If I am to maintain my advantage over the others, I must continue exploring. I spent the morning planning an expedition, while the indigene poked through the salvage. The sneaky wench has claimed the last bottle of ink, leaving the rest of us no tools with which to record our trials. For my part, I chose an excellent bottle of rum, while Philip claimed a pistol, which turned out to be as water-clogged as his rifle. We left behind a compass and a treatise on the wild tribes of this region. I spent the remains of the day gathering my strength for the expedition (the shade provided by the lean-to is a welcome boon), and Philip went fishing, catching just enough to feed the two of us; the indigene will have to fend for herself.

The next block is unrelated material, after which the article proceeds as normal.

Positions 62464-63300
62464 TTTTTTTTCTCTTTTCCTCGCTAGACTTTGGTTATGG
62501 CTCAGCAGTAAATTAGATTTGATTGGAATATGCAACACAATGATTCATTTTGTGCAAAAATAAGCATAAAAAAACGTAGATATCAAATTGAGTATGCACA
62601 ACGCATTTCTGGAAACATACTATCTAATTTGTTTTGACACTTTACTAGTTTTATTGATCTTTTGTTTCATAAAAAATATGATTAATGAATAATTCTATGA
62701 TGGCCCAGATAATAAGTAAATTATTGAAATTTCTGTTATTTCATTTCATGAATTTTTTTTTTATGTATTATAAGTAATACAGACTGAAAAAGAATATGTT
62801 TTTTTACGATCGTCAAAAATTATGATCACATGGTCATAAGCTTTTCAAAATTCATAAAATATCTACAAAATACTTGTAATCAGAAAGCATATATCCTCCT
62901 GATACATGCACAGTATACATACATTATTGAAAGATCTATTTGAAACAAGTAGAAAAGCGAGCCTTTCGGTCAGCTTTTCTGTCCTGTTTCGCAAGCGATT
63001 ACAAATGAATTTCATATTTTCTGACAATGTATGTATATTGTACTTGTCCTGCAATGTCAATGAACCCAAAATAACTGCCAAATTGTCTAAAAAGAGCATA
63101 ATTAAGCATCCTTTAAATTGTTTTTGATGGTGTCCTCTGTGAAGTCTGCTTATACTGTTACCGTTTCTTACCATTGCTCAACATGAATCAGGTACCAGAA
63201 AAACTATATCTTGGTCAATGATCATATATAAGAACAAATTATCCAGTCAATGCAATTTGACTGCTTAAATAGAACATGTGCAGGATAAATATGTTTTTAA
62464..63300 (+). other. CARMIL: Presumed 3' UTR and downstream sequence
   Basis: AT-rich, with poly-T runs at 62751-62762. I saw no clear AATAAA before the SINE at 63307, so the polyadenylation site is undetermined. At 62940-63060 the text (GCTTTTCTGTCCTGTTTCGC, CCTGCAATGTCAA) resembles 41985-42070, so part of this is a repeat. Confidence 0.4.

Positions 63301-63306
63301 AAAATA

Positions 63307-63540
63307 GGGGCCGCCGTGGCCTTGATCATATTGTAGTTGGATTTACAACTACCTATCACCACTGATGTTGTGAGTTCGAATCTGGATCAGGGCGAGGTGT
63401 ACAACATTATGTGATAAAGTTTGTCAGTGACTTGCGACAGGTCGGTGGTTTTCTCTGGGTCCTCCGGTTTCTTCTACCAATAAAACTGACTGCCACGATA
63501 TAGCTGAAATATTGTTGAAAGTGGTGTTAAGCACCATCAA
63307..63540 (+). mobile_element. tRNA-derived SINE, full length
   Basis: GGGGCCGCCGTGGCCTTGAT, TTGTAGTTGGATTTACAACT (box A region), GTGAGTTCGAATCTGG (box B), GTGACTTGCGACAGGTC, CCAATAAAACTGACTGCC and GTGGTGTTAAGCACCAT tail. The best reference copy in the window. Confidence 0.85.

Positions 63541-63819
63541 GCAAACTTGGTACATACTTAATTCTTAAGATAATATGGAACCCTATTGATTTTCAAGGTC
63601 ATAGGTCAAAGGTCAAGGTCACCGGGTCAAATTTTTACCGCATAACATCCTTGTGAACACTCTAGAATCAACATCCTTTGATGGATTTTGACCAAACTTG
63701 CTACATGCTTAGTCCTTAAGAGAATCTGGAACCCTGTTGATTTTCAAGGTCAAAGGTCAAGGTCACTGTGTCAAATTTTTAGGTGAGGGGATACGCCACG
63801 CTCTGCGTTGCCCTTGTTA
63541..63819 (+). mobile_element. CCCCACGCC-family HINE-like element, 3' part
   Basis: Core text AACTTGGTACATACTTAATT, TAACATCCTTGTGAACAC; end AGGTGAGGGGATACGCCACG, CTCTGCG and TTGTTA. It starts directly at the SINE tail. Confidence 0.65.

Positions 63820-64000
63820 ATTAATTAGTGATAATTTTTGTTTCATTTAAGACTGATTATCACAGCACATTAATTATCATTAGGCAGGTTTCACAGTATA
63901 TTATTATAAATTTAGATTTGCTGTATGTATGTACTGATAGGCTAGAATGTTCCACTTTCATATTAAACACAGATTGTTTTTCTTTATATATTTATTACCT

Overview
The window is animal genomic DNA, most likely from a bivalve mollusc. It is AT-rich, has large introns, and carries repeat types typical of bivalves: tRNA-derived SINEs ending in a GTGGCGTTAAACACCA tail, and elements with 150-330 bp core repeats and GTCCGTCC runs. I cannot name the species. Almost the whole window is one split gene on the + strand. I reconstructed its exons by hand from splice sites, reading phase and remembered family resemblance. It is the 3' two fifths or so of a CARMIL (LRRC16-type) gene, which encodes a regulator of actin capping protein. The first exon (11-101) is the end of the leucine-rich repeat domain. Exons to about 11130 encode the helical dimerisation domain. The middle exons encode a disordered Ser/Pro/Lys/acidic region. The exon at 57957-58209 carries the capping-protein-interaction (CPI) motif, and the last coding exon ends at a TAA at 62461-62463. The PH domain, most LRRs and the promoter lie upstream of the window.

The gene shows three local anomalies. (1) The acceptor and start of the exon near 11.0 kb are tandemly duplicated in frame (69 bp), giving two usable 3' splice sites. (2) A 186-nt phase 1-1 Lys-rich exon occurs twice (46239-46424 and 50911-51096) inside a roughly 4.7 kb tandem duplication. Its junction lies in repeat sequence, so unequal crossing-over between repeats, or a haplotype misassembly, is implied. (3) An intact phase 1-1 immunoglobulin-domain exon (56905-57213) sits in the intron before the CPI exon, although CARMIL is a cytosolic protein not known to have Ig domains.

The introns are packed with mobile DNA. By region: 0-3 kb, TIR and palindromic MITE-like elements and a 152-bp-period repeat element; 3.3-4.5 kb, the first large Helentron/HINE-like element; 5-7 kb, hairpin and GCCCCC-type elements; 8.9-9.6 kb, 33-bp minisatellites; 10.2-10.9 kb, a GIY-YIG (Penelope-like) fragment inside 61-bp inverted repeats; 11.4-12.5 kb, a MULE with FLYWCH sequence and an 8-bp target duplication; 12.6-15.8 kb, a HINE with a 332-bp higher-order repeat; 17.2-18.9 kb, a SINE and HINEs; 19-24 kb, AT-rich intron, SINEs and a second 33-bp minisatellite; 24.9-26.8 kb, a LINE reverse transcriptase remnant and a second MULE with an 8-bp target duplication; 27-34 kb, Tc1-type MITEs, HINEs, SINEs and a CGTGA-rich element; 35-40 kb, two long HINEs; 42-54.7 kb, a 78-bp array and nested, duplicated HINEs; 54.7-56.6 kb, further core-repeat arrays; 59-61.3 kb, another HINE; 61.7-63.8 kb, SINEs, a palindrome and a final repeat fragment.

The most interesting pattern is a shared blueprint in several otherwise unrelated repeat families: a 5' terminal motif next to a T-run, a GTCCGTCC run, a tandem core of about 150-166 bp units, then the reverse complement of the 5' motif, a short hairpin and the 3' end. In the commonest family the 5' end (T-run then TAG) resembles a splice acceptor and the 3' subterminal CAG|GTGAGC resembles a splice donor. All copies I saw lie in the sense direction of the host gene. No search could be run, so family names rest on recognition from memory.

The others insisted that they accompany me on the expedition. I found another potential food source in some fruit-bearing shrubs, while poor Philip injured himself again. He has started cursing the island, and I fear he will soon lose all hope. While we were exploring, the indigene noticed the sky beginning to darken, and within minutes the sun had been blotted out completely. It was so dark that we were forced to wait out the eclipse, rather than risk Philip sustaining another injury. When the light returned, I was momentarily overjoyed to discover a ship docking at a nearby cove, but it quickly became clear that they were slavers, and not particularly friendly. Philip, sensing trouble, turned back, while I and the indigene wordlessly agreed to raid the slaver for supplies. On our way down to the cove, Juana Maria discovered some crabs, and was nimble enough to capture three of them. We launched a raid on the slave ship, pillaging some of their food stock and making off with some timber from their hull. Returning to camp, we noticed some caves in the cliff, but neither of us had the energy left over to explore them.